4.2 Ideally, citizens would choose from a range of products where all of them are sustainable, and there is good evidence to show that this would be welcomed. Both the Co-operative and Sainsbury’s, for example, now provide only Fairtrade lines in some product categories such as bananas and chocolate, and their customers happily accept this. Indeed, to reverse the question posed, why would people want to make unsustainable food choices? Who would prefer to buy products that perpetuated exploitative labour practices, animal cruelty, or environmental damage?

4.3 This is not to say that information and education is unimportant. Sustain is among the many organisations that continue to campaign for food education and skills (including cooking [18] and gardening [19] ) to be a routine part of every child’s school experience. We also continue to campaign to protect children from misleading marketing [20] , and are among those who have long argued for compulsory, comprehensive and comprehensible information on food labels [21] .

4.4 However, the main advantage of good product labelling – such as the traffic light labelling for nutrition [22] - is that it can stimulate product reformulation (for example, so that the product can carry a green rather than amber label). In other words, good labelling can contribute to choice editing so that citizens are presented with both a more sustainable product, and a label that is easier to understand. Unfortunately, efforts to devise such an approach have been piecemeal, to date, so Government should take the lead in bringing together experts in this area to accelerate progress.

4.5 Finally, it is also vital to protect the public services – environmental health officers, trading standards officers and public analysts – without whom food labelling laws could not be enforced. It is arguable, in fact, whether we are already passed the point of inadequate enforcement given the lack of funding at local level for the staff, laboratories and legal expertise necessary. This not only leaves citizens unprotected from misleading labelling, but also allows unscrupulous companies to mislead with impunity, thereby undercutting those with higher standards.

5. Which aspects of the food production and supply chain are presenting the biggest problems for the sustainability of the food industry?

5.1 We noted in our answer to question 3 above that many of the biggest problems inhibiting sustainable development – such as trade and competition policy – include but are larger than food and farming policy. Within the sector, we have also noted the current food and farming system’s dangerous reliance on finite natural resources such as fossil fuels, mined fertilizers and water, and a too narrow focus on "productivity" without accounting for "external" costs.

5.2 The current production and consumption of meat and dairy products epitomises this approach and could be said to be one of the biggest problems. Evidence continues to accumulate that eating fewer meat and dairy products, from high welfare extensive farming systems would be good for human health, improve animal health and welfare, protect the environment, and create jobs [23] . Yet despite these considerable advantages much of the meat and dairy industry continue to oppose change. This is understandable, given their need for a return on their significant investments in intensive livestock systems, and the heavy downward pressure on prices exerted by the major retailers. These problems are compounded by deep cultural attachments to meat and dairy products that often signify wealth, status and even masculinity.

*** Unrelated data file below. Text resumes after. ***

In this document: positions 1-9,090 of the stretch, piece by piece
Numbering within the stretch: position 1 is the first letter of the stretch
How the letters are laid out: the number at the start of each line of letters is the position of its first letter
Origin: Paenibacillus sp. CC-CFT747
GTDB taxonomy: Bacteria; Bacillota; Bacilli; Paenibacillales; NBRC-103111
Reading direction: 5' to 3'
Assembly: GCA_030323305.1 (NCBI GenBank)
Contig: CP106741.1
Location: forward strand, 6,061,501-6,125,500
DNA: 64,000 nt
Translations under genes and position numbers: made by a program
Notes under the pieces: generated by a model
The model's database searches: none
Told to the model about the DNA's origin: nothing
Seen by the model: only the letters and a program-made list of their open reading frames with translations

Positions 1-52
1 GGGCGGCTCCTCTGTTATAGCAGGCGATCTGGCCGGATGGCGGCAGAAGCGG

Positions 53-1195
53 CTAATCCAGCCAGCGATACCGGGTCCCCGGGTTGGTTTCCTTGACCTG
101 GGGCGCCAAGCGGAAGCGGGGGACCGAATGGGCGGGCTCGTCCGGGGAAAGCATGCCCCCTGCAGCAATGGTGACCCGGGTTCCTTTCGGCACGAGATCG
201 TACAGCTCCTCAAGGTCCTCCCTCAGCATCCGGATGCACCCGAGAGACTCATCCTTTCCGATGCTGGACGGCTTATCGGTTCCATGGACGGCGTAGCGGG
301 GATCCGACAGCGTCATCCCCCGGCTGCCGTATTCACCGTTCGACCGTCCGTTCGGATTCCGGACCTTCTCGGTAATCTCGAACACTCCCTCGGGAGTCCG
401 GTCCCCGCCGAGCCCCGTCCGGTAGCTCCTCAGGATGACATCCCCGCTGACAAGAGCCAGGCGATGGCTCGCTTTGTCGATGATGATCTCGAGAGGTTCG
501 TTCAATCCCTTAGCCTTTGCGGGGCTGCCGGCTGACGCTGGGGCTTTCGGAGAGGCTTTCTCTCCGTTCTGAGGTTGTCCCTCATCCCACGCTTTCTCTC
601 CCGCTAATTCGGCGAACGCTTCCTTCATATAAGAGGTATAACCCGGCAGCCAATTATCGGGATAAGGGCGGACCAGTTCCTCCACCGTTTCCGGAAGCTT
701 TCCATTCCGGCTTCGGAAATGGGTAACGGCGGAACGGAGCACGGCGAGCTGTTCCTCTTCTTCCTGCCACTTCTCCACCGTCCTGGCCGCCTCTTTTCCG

5.3 However, there are some promising signs of change. While the number of vegetarians in the UK has remained relatively stable, evidence suggests that more and more people are trying to eat less meat, with some research suggesting that ‘meat reducers’ account for 45% of the population [24] . Similarly, the market for higher welfare meat and dairy products continues to rise, encouraged by, among other things, high profile TV campaigns by a number of celebrity chefs.

5.4 Government could support these welcome trends by funding a creative marketing campaign promoting the many benefits of a low meat and dairy diet. We would recommend that such a campaign should not be run by government, but by trusted independent bodies. This model worked very well to promote smoke-free campaigns, where government funded respected charities like the British Heart Foundation and Cancer Research UK. They, in turn, hired top quality advertising companies to run high profile, imaginative and popular ads with a smoke-free message.

6. How might the changing powers of local authorities and the localism agenda hinder, or be used to encourage, more sustainable production and supply of food?

6.1 A number of localities are already taking steps towards a sustainable food system, including London [25] . Many more are implementing elements of such a system, such as becoming a Fairtrade Town [26] , and Sustain’s most recent campaign – inspired by Fairtrade Towns – is Sustainable Fish City [27] . "Localism" could help to bolster such initiatives, and the planning system could also give local communities more power to make their food system more sustainable [28] .

6.2 However, "localism" is being proposed at the same time as major cuts in government spending, including at local level. Given the dominant role of large national, and indeed multinational food and agriculture companies in shaping the world’s food and farming system, our concern is that local authorities and other local actors will simply be too small and under-funded, in comparison. Their lack of power will severely limit the ability of "localism" to protect or create sustainable and local food systems.

6.3 Thus, for every local community that successfully prevents the opening of yet another major retailer, countless others fail to stop the march of the multiples. For every new food co-op or farmers market established [29] , another community food project closes because its funding has ended. For each new local food policy [30] , another is quietly shelved due to lack of funding to implement it.